Final Fantasy XIII was released in December 2009 in Japan, and released in the rest of the world in March 2010. As of 2013, it's sold 6.6 million copies worldwide. It's playable on the Playstation 3 and Xbox 360 consoles, as well as the PC.
The game takes place on Cocoon, a floating, constructed world above the larger planet of Gran Pulse. Humans live on the interior of Cocoon, and are governed by a human body called the Sanctum. Magical beings called the fal'Cie maintain Cocoon, keeping it afloat and providing everything from light to food and water to its people. These fal'Cie are capable of branding individual humans and turning them into their servants, called l'Cie. L'Cie are given great magical abilities to fulfill the task the fal'Cie have given to them, called their Focus. If the l'Cie fails to complete their focus within their alloted amount of time, they will turn into a Cie'th, a shambling monster. If they succeed, they will turn into a crystal.
Yeah, it's still Final Fantasy after all. Gotta have crystals!
Upon its release, it was clear that FFXIII was by far the best-looking Final Fantasy; the technical advancements are leaps and bounds over anything Square Enix had achieved previously. Every single cutscene looks like the FMVs of old — and there are a lot of cutscenes, because FFXIII is plot-heavy, especially from the start. Each of the six main characters gets a lot of development over the course of the game.
The battle system is completely new for the Final Fantasy series, and while at first it seems like all you do is push the A button a lot, it's a lot more complicated than that. The paradigm system assigns each character a role in battle — for example, medic is healer, sentinel is tank, and commando is physical attacker. You don't have to worry about inputting every single attack, defend, and heal command; what you focus on is the overall role your characters are performing in battle. With a quick hit of a button, you can swap your characters' roles out so you've got a team of tanks, healers, mages, whatever's necessary at the time. It makes battles fun and fast-paced, and while you can still input individual commands if you want, it's generally easier to just let auto-battle take care of it while you focus on the bigger picture.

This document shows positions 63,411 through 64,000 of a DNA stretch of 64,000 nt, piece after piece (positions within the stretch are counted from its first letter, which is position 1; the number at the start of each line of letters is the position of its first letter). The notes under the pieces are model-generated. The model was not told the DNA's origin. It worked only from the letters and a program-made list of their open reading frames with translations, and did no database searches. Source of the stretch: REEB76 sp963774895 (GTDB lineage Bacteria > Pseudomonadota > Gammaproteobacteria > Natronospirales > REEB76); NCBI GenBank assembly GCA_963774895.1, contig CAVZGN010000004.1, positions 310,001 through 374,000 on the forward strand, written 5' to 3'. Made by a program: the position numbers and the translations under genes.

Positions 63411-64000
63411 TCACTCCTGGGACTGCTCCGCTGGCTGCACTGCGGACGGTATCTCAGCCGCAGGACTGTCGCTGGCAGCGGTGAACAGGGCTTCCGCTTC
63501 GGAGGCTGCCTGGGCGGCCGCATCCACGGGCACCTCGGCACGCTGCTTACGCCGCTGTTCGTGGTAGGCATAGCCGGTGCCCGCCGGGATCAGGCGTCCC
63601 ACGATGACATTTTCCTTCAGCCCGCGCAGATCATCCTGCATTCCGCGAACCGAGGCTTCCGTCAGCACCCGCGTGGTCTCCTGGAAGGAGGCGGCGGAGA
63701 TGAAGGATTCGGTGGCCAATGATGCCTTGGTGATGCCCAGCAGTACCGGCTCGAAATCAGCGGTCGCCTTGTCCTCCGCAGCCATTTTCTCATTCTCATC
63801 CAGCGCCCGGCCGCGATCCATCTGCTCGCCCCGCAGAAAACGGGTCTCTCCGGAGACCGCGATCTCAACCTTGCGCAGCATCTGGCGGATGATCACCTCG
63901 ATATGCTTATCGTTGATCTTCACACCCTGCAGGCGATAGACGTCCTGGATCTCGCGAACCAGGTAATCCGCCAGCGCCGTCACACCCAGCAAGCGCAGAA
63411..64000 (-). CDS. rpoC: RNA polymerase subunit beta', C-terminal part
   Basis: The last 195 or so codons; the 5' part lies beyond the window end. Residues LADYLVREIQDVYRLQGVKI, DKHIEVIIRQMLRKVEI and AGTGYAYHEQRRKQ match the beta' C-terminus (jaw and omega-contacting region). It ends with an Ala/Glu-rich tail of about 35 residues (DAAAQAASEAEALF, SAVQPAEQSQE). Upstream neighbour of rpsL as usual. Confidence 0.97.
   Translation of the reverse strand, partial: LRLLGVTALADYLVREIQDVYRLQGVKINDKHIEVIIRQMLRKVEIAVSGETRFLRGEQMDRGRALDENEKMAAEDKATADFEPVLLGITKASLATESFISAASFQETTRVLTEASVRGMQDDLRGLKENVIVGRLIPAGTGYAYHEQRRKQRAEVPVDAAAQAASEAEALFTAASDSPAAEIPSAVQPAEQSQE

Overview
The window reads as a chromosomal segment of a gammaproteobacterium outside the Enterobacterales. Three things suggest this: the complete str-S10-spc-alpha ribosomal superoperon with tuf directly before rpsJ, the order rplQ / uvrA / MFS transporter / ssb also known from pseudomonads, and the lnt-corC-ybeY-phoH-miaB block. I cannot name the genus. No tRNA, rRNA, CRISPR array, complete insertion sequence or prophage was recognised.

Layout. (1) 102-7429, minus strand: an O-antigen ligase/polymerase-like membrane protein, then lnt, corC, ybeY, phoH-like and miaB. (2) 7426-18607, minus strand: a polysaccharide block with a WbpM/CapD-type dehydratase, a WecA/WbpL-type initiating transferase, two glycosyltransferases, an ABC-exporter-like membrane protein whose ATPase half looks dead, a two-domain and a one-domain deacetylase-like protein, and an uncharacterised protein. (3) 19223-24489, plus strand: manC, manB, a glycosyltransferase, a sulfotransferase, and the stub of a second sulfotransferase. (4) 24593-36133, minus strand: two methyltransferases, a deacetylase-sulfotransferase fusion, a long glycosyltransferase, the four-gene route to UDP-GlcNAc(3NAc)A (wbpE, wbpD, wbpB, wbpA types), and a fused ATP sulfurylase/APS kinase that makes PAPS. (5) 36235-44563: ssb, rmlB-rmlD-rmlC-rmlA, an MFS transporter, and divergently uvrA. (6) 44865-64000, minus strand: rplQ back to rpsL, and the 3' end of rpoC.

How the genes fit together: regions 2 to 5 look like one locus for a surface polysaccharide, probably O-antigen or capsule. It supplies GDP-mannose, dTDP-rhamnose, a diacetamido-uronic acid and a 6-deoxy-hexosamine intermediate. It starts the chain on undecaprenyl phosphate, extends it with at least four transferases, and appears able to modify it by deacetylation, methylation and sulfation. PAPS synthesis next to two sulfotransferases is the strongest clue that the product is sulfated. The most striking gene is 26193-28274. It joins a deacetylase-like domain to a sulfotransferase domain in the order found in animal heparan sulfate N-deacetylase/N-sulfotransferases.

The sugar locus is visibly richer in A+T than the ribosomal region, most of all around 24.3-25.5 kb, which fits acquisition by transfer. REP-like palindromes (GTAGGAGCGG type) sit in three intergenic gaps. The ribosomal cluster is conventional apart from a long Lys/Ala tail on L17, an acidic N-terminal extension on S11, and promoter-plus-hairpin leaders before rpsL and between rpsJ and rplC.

If you've played FFX, you'll find FFXIII very similar; it's linear up to a certain point, and then you're able to do some sidequests before continuing on with the plot. The level-up system, the Crystarium, is much like the sphere grid, albeit with fewer choices until they're unlocked about halfway through the game.
Like I mentioned above, you can pick up FFXIII for the PS3 and the 360. I've played it on both; the PS3 is slightly better visually, but it's honestly just a matter of which console you prefer to play it on. The 360 version comes on three discs; the PS3 version is just one.
The game has not been released digitally on the Playstation Network or Xbox Live; you'll need to purchase a physical copy if you're looking to play it on console. There's no DLC for the game; everything's on the disc.
As of October 2014, you can also play FFXIII on the PC via the Steam platform.